The budget numbers, however, are not large in net terms. In 2015, the UK paid about £13 billion to the EU – and would have owed nearly £18 billion but for a deduction negotiated by Margaret Thatcher in 1984 – but received about £6 billion in various subsidies and transfers. So the net “hit” was less than £7 billion in an economy with a GDP of £1900 billion. The lost growth projected for 2017-2019 will be five times as much each year, and the lower taxes from that lower output suggest that budget gains will evaporate. Taxes over GDP in the UK average 35 percent, so a drop of £36 billion a year in lost GDP growth will mean £12.6 billion a year in lost revenue, far more than the net EU cost.
Likewise, industrial policy may be freed up, but with lower revenues, more demands from displaced workers, and WTO rules to comply with, the gains here may also be meager. It’s hard to spin the outcome in any positive way that offsets the real costs of Brexit, if only through the prolonged period of uncertainty, lower growth, depressed investment and shrinking international attractiveness. A large part of the services exports comes from the net contribution of the financial sector – fully 3 percent of GDP. This helps offset the growing deficit in the goods trade. If this financial export contribution declines along with FDI inflows, including less in the purchase of real estate, the pound will take a considerable hit, driving up inflation through higher prices of imported goods. While a weak pound should curtail imports and help exports, this might take a large shift in exchange rates to work well, and then only after a lag.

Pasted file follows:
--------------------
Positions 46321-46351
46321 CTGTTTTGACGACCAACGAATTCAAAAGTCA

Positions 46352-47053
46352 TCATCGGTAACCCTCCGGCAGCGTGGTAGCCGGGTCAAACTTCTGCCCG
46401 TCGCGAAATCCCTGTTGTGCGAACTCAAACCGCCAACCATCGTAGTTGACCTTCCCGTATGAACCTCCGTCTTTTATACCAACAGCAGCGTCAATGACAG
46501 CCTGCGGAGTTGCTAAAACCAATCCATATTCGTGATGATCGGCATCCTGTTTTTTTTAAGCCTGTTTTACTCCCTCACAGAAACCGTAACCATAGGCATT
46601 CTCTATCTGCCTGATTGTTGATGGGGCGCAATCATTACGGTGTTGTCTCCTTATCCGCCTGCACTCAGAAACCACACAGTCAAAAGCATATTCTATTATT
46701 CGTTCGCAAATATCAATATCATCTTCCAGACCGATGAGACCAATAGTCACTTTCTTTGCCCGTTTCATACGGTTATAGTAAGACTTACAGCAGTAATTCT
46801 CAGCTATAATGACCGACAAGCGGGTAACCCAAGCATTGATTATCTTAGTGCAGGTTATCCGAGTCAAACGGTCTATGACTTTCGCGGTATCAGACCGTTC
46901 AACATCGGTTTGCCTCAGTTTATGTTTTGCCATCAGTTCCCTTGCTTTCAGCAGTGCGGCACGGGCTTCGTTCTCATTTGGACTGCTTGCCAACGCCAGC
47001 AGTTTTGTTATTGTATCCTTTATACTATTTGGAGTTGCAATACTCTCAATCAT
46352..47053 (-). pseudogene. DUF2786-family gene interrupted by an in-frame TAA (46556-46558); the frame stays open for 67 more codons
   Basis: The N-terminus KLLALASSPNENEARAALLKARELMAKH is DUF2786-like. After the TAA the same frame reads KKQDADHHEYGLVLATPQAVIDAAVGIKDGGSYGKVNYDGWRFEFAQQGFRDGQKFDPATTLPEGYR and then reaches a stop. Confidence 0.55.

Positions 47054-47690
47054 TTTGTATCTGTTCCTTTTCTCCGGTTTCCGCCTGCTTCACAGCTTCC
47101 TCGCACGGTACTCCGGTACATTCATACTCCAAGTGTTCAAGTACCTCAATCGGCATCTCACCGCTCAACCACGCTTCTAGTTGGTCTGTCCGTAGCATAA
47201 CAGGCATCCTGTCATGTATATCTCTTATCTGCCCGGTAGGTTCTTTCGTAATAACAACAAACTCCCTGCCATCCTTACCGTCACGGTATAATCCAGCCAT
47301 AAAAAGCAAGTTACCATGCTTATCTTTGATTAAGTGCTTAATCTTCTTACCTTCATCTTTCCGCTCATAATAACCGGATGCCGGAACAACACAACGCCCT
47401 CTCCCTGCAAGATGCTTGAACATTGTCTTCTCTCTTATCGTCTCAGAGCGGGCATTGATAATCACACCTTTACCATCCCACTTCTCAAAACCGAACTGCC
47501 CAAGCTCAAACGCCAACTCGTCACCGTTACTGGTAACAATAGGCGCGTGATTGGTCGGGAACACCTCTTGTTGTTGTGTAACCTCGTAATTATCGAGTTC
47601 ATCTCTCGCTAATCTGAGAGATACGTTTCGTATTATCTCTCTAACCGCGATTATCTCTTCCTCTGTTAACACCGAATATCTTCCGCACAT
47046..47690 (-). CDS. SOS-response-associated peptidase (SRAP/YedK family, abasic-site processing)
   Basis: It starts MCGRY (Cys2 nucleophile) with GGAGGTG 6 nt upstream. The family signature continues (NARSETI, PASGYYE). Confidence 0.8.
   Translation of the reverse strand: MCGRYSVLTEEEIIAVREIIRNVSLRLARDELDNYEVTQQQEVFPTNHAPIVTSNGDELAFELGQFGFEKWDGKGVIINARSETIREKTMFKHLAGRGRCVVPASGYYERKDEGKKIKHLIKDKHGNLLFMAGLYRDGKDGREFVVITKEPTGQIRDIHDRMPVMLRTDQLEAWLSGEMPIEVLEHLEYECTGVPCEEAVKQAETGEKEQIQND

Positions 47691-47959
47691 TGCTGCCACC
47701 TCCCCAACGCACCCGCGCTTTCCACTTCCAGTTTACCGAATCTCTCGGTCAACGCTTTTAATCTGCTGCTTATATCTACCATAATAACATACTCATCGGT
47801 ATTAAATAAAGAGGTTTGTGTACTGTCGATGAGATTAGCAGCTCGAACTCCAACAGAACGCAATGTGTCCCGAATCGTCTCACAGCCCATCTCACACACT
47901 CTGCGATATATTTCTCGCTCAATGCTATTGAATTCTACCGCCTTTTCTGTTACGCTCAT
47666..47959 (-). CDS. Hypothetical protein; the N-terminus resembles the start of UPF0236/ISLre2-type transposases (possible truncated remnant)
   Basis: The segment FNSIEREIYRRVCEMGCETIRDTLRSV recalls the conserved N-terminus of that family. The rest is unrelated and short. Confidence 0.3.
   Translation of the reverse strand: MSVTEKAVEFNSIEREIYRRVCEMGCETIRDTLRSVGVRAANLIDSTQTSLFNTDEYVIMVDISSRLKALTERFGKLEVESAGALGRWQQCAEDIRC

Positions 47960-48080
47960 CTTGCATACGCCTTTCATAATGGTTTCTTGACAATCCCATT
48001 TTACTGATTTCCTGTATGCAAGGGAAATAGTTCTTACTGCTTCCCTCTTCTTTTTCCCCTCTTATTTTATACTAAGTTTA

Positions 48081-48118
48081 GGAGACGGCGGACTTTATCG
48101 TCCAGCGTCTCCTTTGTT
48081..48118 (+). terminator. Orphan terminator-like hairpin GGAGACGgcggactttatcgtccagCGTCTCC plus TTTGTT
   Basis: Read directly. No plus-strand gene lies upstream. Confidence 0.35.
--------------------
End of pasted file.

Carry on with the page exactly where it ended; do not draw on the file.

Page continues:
Prime Minister Theresa May’s government has the unenviable task of carrying out the voters’ wishes. A dysfunctional Labor Party will offer few ideas. Younger and more educated workers will be angry and consider leaving. Older ones may realize a mistake was made, but blame others. Amid so many bad choices, political leaders will quarrel about how to proceed.
Any sober assessment cannot escape the conclusion that the Brexit vote was certainly an economic mistake and likely a political one as well. Revisiting the question would allow the electorate to either confirm or revoke its recent decision. If this is off the table, then the government must work for years to get the best deal it can – and that’s likely to be worse than being a full member of the European Union.
David Dapice is the economist of the Vietnam Program at Harvard University’s Kennedy School of Government.